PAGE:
The New York Worker Adjustment and Retraining Notification (NY WARN) Act requires private businesses with 50 or more full-time employees in New York state to provide 90 days’ early warning of closing or layoff to affected employees. The WARN Act is triggered when a business closes a plant or when there is a layoff affecting 33% of the workforce or 250 employees at a single worksite. This is a state law and must be considered alongside the federal WARN Act.
Final Amended Regulations
The New York State Department of Labor (NYSDOL) published updated regulations concerning the NY WARN Act which are currently in effect. Amendments address remote employees, transfer of employees as a condition of a purchase agreement, and employer notices to additional entities.
Expanded Employer Coverage: In a post-pandemic workplace, the amended regulations clarify that employees “who work remotely but are based at the employment site” shall be counted toward the 50-employee threshold. This expanded definition could mean more employers with less than 50 employees working in New York, since you may need to count remote employees working outside New York, but report to a New York work site.
New Notice Requirements: The amended regulations clarify that notice may be sent electronically and added that notice must include specific content including employer contact, contact information for each affected employee, and total number of affected employees. Notice must also include information on severance packages or other incentives.
New Process for Claiming an Exception: Under the new amended regulations, there is a new process for employers to submit a request to the commissioner to be considered eligible for an exception. The request must be submitted within 10 business days of the required WARN notice being provided to the commissioner and must include various pieces of information such as a statement explaining the reasons for the layoff, closure, or hours reduction as well as other relevant documentation. An investigation would be conducted by the commission who will notify the employer of its findings and next steps.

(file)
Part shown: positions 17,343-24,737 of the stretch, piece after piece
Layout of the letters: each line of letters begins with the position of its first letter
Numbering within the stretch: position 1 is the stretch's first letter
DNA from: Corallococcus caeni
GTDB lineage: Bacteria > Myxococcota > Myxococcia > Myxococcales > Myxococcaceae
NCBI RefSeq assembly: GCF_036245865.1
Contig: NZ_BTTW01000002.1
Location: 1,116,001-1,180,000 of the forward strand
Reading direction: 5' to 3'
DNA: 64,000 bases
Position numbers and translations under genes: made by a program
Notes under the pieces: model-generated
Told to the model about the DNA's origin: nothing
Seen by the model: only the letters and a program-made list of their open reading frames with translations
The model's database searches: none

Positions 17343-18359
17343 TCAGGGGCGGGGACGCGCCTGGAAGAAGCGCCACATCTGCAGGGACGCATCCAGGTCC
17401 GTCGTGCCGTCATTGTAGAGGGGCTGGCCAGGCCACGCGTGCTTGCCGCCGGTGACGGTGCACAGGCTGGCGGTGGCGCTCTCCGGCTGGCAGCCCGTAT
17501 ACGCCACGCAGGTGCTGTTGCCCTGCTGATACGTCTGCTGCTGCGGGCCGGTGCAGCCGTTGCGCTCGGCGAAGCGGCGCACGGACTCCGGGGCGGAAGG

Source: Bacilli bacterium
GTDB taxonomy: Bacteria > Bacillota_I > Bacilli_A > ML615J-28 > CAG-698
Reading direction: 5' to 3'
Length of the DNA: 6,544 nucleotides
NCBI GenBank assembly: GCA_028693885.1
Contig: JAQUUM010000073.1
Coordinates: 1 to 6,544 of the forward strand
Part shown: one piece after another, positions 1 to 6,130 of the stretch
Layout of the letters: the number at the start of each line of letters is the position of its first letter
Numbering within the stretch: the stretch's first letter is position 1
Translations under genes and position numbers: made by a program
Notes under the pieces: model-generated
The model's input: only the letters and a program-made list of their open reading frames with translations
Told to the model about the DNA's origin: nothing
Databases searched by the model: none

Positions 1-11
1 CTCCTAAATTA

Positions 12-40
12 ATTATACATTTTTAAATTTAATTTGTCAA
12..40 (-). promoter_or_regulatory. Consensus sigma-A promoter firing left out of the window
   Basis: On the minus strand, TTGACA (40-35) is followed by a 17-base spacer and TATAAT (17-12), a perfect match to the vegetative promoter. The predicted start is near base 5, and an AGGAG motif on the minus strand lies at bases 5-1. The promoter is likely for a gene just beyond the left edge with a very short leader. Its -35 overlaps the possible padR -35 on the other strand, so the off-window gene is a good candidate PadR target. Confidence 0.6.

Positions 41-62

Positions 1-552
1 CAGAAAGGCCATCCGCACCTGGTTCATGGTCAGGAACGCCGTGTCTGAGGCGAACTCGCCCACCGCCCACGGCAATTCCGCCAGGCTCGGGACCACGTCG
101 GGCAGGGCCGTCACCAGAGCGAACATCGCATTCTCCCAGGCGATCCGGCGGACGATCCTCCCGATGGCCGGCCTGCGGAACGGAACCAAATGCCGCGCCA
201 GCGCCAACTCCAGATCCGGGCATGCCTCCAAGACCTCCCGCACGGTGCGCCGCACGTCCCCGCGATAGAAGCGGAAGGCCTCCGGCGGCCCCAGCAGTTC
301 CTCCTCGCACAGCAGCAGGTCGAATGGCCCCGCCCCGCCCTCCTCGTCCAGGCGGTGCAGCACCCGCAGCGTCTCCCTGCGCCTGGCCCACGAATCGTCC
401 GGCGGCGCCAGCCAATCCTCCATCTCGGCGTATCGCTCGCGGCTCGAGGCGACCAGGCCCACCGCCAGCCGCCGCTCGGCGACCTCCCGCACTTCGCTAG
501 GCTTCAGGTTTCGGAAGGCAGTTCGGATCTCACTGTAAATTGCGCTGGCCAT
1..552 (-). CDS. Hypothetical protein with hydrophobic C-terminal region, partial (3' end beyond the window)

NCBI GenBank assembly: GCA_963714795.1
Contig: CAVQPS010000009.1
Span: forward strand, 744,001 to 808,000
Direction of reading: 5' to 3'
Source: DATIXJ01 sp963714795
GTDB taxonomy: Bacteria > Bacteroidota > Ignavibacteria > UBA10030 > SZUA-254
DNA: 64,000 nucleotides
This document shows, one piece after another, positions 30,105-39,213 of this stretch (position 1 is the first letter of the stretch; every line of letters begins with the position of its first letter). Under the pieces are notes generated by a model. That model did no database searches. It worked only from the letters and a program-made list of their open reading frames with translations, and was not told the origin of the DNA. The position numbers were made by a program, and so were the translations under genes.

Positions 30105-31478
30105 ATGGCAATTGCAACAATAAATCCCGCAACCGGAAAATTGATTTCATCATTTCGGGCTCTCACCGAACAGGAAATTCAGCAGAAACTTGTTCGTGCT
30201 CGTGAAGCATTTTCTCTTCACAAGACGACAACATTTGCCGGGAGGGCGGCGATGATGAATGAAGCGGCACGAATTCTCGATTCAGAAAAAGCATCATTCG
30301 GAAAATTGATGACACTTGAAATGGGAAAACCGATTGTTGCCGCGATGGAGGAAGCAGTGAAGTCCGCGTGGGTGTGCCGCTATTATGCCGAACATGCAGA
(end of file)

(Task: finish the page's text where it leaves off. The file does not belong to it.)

Additionally, under the Act’s exception rules allowing exempt employers to provide less than 90-days’ notice remain in place, but with a few changes. The exception is now applicable only to plant closings, which follow the federal WARN Act; public health emergencies that result in a sudden closure would qualify for this exception.
Sale of Business Provision: The amendments clarify the sales of business provision where sellers will not have an obligation to give WARN notice if the transfer of employees in the sale is a good-faith condition of the purchase agreement, and the purchasing employer does not uphold that condition. In that scenario, the purchasing employer would need to provide notice.
Employer Next Steps
We have summarized key steps employers should take to comply with this notice.
- If your business is faced with a plant closing or mass layoff, it is important to review these requirements to ensure compliance with federal and state WARN laws
- A WARN portal was launched where employers may submit required notices
If you have any questions regarding this HR-Alert, please email us.
This content is provided with the understanding that Hilb Group is not rendering legal advice. While every effort is made to provide current information, the law changes regularly and laws may vary depending on the state or municipality. The material is made available for informational purposes only and is not a substitute for legal advice or your professional judgment. You should review applicable laws in your jurisdiction and consult experienced counsel for legal advice.